‘Little fishes’ in Larimar case deny involvement in money-laundering

      ‘Little fishes’ in Larimar case deny  involvement in money-laundering

Suspect G.P.

 

BELAIR--The two lesser suspects in the “Larimar” investigation, politician Theo Heyliger’s former stepfather and businessman G.P. (67) and financial controller at one of P.’s companies R.E. (58), are suspected of aiding and abetting in money laundering in the purchase and sale of real estate property on Heyliger’s behalf. On Thursday, their lawyers pleaded on their behalf on the fourth day of hearings in the Larimar investigation.

  On Wednesday, the prosecutor said he considered proven the laundering of criminal money – allegedly committed between September 9, 2011, and April 19, 2019, – and called for 140 hours of community service for each defendant. Both men spent a week in pre-trial detention in early February 2019.

   The prosecution finds it legally and convincingly proven that P. and E. assisted in concealing that Heyliger was the big benefactor of a deal concerning the purchase and sale of the so-called “Mullen” property.

  According to the prosecutor, the property transaction was made within the framework of a payment to Heyliger, in cooperation with Dutch consultant and co-suspect in the Larimar investigation R.M., in exchange for which Heyliger allegedly used his influence to ensure that Devon TCI Ltd. was awarded a multi-million-dollar contract for dredging in Great Bay.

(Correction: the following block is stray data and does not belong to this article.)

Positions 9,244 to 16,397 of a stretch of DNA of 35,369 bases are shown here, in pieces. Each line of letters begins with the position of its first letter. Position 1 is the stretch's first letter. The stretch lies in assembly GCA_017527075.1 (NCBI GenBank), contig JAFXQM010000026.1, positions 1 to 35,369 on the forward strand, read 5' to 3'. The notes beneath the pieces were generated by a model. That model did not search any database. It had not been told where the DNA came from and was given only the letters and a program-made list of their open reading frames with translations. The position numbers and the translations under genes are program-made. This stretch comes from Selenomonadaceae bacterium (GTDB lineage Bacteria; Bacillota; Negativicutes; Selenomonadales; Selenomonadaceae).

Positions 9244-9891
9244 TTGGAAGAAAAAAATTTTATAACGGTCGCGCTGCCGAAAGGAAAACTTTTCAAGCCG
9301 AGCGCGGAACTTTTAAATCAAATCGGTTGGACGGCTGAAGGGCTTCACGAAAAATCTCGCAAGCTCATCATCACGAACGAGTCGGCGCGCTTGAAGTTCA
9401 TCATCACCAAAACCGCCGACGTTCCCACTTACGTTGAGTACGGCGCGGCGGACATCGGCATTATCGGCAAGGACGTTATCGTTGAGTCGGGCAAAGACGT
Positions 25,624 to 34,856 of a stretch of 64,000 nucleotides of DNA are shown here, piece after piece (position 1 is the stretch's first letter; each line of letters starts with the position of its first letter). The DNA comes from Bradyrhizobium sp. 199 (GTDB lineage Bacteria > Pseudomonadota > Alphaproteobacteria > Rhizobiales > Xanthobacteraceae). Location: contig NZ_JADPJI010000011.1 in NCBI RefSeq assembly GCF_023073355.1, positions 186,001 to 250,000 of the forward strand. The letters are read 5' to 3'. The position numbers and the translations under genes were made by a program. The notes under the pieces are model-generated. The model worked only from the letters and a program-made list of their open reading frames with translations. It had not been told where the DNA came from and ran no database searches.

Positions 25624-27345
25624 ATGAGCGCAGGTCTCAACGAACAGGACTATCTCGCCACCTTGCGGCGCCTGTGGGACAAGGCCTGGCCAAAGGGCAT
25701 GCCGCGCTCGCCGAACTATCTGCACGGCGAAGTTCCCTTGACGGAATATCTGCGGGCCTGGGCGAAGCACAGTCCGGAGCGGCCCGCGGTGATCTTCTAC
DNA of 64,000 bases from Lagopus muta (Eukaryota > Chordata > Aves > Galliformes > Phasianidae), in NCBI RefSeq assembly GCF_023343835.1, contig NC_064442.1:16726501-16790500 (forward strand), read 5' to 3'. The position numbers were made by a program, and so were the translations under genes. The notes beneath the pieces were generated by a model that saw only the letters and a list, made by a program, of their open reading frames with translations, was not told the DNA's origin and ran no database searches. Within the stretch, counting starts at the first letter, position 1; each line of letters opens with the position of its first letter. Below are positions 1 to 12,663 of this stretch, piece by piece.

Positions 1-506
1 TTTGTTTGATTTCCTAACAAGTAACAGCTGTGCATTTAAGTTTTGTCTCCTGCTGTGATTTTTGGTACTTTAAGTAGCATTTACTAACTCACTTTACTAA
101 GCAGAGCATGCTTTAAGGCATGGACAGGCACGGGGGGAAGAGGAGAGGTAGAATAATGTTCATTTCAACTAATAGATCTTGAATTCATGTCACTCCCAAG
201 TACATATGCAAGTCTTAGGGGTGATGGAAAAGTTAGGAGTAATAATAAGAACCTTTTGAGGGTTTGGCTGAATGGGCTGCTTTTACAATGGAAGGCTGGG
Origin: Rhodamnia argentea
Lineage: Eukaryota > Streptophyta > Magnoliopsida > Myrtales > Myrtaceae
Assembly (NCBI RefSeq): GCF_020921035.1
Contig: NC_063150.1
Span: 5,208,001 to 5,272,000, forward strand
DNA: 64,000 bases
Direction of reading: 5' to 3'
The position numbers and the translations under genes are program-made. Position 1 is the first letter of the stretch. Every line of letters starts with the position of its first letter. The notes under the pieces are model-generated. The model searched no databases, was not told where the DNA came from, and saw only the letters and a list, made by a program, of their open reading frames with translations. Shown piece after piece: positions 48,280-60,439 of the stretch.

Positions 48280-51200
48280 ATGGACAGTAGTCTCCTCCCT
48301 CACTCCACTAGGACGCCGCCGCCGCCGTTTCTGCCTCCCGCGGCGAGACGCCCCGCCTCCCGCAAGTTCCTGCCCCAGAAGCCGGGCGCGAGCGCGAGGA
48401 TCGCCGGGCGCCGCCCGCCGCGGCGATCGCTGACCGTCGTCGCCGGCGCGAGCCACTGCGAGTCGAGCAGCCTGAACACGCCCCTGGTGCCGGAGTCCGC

The Mullen property was sold for US $500,000 on April 3, 2017, and $200,000 of the profit was reinvested in real estate in Oyster Pond, not in Heyliger’s name, but under the name of a company Royce PFF, with the sole purpose of concealing that Heyliger was, in fact, the owner of the property.

 

‘Fall guys’

  This was done by appointing third persons, so-called “fall guys” as fake ultimate beneficial owners (UBOs) of the companies Windward Breeze Ltd. and Royce PFF.

  In the prosecutor’s opinion, P. managed the money for Heyliger, whereas E. took care of the paperwork. The prosecutor stated in his closing statement that both knew, or should have known, about the reinvestment in real estate in cooperation with a well-known realtor on the island.

  The prosecutor pointed out that $200,000 in insurance money that was paid out after Hurricane Irma went to P. and not to the realtor.

  He stated that E. was the founder and managing board member of Royce PFF and that the company is registered at E.’s address.

  “E. knew that something was not right. He was informed by notary [name provided – Ed.] that the Prosecutor’s Office asked for documents pertaining to the Royce Foundation,” the prosecutor said in his closing statement.

  Also, E. was included in an exchange of email messages pertaining to a “letter of wishes” written by P. in which Heyliger was mentioned as 50-per-cent UBO of Royce. However, both lawyers for the defence pointed out that the letter was never used.